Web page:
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Learning Differences: LD Basics

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Facts about LDs

  • Fifteen percent of the U.S. population, or one in seven Americans, has some type of learning disability, according to the National Institutes of Health.
  • Difficulty with basic reading and language skills are the most common learning disabilities. As many as 80% of students with learning disabilities have reading problems.
  • Learning disabilities often run in families.
  • Learning disabilities should not be confused with other disabilities such as mental retardation, autism, deafness, blindness, and behavioral disorders. None of these conditions are learning disabilities. In addition, they should not be confused with lack of educational opportunities like frequent changes of schools or attendance problems. Also, children who are learning English do not necessarily have a learning disability.

Stephen J. Cannell talks

Stephen J. Cannell (acclaimed television writer and producer) has lived with dyslexia his entire life. In this inspiring video series, he explains dyslexia, misconceptions, challenges and ways to help children with dyslexia. In this video, Stephen has advice for parents regarding children with dyslexia.

LD Basics

"A learning disability is a neurological disorder that affects one or more of the basic psychological processes involved in understanding or in using spoken or written language. The disability may manifest itself in an imperfect ability to listen, think, speak, read, write, spell or to do mathematical calculations.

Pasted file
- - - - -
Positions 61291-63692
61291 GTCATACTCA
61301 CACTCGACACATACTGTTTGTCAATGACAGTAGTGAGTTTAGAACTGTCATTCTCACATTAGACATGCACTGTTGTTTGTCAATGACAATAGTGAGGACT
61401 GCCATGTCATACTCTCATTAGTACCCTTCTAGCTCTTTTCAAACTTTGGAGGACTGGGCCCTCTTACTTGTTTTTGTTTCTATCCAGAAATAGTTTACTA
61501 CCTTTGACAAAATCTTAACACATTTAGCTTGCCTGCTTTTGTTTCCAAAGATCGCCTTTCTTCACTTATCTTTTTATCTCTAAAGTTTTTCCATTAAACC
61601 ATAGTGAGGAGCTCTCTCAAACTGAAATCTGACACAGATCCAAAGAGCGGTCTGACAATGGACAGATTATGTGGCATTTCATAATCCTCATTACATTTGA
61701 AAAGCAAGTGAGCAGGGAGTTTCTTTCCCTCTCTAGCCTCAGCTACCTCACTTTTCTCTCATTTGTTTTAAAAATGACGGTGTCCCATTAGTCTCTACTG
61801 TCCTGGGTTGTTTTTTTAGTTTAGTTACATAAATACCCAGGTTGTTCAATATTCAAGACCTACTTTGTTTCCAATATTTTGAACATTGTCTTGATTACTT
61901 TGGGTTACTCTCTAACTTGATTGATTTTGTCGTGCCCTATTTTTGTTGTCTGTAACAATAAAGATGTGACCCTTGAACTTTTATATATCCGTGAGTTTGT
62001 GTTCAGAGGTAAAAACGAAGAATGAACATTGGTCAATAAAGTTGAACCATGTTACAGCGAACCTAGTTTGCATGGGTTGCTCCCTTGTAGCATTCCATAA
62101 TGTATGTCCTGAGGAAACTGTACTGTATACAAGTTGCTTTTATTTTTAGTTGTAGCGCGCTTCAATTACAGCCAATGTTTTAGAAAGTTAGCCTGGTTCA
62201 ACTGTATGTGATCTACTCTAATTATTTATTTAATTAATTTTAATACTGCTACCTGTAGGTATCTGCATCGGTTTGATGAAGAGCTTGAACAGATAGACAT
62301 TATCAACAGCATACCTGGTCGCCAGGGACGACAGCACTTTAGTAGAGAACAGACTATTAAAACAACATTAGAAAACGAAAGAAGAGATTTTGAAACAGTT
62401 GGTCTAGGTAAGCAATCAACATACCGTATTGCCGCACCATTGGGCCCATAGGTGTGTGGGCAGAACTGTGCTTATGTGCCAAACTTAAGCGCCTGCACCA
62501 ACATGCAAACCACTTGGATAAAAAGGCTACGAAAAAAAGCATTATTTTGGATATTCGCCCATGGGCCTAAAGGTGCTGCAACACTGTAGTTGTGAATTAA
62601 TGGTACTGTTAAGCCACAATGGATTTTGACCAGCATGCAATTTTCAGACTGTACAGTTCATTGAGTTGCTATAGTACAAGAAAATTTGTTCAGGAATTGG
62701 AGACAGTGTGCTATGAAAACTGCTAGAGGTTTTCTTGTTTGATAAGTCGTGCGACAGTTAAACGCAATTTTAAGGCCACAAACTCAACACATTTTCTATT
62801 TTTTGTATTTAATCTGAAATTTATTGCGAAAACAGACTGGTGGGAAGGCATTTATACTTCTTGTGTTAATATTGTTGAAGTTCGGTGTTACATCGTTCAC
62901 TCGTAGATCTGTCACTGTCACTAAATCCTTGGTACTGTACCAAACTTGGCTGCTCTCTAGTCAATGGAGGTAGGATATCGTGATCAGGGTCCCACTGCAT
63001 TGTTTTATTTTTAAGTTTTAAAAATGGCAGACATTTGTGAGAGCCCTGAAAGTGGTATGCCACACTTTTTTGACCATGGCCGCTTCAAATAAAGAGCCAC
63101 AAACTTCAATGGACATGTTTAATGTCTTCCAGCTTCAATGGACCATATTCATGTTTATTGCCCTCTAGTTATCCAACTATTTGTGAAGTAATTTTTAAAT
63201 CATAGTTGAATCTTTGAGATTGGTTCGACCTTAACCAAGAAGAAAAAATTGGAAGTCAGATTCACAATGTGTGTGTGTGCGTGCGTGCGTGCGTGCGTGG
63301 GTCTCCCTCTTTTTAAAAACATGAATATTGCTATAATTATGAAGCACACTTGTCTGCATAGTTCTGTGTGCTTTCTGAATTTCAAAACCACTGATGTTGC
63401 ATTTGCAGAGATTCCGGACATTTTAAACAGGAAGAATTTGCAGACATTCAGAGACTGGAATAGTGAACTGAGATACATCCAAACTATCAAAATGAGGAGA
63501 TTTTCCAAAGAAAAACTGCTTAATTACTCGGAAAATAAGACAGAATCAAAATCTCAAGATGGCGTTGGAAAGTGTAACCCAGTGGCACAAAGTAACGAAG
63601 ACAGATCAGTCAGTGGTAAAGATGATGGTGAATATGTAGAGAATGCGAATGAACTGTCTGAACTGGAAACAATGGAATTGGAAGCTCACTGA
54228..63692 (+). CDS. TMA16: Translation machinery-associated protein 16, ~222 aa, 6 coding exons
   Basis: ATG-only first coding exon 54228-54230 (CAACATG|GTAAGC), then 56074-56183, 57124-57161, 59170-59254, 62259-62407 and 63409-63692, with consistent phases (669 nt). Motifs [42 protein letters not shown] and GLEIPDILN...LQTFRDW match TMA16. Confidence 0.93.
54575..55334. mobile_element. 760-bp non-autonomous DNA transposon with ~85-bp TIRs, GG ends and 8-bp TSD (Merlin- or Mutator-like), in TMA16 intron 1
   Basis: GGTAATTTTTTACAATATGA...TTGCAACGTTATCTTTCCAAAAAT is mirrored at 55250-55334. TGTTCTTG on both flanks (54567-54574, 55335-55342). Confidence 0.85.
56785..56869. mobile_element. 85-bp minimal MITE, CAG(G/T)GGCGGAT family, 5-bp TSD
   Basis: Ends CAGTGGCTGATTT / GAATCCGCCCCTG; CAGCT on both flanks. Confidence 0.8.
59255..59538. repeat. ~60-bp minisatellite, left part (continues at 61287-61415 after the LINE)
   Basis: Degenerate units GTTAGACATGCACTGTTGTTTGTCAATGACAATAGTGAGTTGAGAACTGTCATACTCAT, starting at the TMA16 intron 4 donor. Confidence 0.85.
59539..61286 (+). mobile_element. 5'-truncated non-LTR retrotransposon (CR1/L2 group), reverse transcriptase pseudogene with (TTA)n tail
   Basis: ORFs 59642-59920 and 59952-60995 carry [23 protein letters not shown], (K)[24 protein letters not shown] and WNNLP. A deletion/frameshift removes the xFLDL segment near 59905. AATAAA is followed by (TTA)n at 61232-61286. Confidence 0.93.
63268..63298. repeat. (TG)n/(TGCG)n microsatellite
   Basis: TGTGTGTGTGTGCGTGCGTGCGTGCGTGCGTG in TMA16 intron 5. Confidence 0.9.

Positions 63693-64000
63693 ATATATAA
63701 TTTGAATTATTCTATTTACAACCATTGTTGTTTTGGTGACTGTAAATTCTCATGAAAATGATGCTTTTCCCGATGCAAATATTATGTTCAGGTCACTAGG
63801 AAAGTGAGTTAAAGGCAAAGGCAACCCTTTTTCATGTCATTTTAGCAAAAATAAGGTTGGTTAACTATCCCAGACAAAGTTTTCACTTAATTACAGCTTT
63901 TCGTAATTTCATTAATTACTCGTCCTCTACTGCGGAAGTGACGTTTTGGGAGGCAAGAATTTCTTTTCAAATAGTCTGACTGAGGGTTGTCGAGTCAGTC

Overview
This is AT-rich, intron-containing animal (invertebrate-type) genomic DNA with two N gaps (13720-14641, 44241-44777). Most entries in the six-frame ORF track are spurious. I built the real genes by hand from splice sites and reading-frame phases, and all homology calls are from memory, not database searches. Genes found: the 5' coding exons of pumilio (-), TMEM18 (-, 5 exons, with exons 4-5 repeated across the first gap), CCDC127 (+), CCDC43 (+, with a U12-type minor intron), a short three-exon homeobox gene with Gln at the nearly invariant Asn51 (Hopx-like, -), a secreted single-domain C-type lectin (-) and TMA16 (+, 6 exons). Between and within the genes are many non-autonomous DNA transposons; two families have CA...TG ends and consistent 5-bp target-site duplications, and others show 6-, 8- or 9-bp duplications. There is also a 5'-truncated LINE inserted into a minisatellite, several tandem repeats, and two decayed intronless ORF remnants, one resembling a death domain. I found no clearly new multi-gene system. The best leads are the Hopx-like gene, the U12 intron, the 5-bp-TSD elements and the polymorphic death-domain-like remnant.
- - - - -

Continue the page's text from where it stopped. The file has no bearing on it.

Every individual with a learning disability is unique and shows a different combination and degree of difficulties. A common characteristic among people with learning differences is uneven areas of ability, "a weakness within a sea of strengths." For instance, a child with dyslexia who struggles with reading, writing, and spelling may be very capable in math and science.

Learning disabilities should not be confused with learning problems which are primarily the result of visual, hearing, or motor handicaps; of mental retardation; of emotional disturbance; or of environental, cultural or economic disadvantages."

LDA: Learning Disabilities: Sign, Symptoms, and Strategies

Coudl This Be Teh Sercet To Sussecc?

Read the article "Could this be teh sercet to sussecc?" by Chris Warren, in American way (July 1, 2008), about how dyslexia might be an asset in the business world.

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This LibGuide was created by Kathy Fester

Concordian International School, Bangkok

The content is shared under a Creative Commons Attribution Non-commerical license.